Srinagar, Jun 4: The High Court of J&K and Ladakh has said that the government was “free to consider and take an appropriate action most expeditiously as may be permissible in law” in case a representation was filed before it by Jammu and Kashmir Peoples Forum who had sought direction for regulating and controlling the social media news channels, networks, pages and portals in J&K.
“The petitioner (Jammu and Kashmir Peoples Forum) in public interest has preferred this writ petition, seeking a (direction) commanding the respondents (officials) to designate a regulatory authority for grant of permission to the social media news channels/networks/pages/portals and further a direction not to allow any social media news network/agency/page/portal to function without proper license/permission,” said a division bench of Chief Justice Pankaj Mithal and Justice Dhiraj Singh Thakur.
“The petitioner in regard to regulating and controlling the social media network may submit representation and suggestions to the Principal Secretary to the Government, Information Department along-with his detailed representation as to the grievance in the manner in which he wants social media news channels to be permitted and regulated,” the court said, adding, “In the event, the petitioner so submits the representation and the suggestions, the Government and the Principal Secretary, Information Department would be free to consider the same and take an appropriate action most expeditiously as may be permissible in law. This petition is disposed of.”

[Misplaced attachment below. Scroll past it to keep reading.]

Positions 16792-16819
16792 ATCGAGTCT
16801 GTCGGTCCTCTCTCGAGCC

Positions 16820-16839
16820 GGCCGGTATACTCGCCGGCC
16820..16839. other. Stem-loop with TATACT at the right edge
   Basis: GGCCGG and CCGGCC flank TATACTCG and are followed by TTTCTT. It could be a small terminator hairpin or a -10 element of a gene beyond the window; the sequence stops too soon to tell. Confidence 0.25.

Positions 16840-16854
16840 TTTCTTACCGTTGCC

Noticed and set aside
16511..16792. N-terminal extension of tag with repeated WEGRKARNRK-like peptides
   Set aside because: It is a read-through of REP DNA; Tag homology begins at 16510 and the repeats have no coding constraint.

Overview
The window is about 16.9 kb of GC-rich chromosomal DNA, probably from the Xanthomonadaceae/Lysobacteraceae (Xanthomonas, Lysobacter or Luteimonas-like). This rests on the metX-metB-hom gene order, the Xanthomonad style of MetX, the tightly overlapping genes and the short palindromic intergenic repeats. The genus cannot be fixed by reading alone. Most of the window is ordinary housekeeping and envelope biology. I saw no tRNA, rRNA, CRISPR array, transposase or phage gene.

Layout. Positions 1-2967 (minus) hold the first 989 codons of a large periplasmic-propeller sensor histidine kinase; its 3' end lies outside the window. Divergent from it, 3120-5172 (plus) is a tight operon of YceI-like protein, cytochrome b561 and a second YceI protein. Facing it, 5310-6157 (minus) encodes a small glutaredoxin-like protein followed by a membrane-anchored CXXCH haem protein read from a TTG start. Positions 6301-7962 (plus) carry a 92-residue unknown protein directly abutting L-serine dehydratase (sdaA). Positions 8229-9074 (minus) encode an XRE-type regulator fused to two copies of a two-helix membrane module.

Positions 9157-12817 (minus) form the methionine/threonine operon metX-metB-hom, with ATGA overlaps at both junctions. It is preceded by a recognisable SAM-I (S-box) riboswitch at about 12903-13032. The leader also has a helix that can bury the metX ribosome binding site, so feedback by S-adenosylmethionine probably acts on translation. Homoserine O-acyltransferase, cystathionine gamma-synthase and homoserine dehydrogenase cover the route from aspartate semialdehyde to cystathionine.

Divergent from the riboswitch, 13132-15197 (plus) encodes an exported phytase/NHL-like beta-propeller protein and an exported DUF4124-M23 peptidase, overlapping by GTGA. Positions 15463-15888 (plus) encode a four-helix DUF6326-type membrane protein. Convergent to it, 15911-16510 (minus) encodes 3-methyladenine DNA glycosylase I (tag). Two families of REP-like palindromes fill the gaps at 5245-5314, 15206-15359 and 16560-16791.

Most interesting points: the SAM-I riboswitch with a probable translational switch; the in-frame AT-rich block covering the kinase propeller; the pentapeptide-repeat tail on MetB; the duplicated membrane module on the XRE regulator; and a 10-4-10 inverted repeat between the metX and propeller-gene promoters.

The petitioner had submitted that “fake” journalists are running Facebook, WhatsApp and Twitter pages. “They continue to harass officials to create viral videos and sensational news stories and such steps also tend to tarnish the image of real journalists and media persons and therefore such vagrants need to be discouraged,” PIL read.
In the PIL the NGO had submitted that every person by “hanging a camera and holding a mike poses himself as a journalist irrespective of the fact whether he is authorized and permitted to work as journalist.” Such “pseudo-journalists”, the NGO said, have not only “tarnished” the image of real journalists but they also resorted to “blackmailing of government officers, contractors and politicians.”
The NGO had said underlined real professional journalists from major newspapers, news channels and news agencies follow a strict code of ethics.
With regard to monitoring of cable operators, the PIL petitioner submitted that under cable networking law every District Magistrate, in their respective jurisdiction, was competent and empowered to exercise effective control over the cable operators. (GNS)
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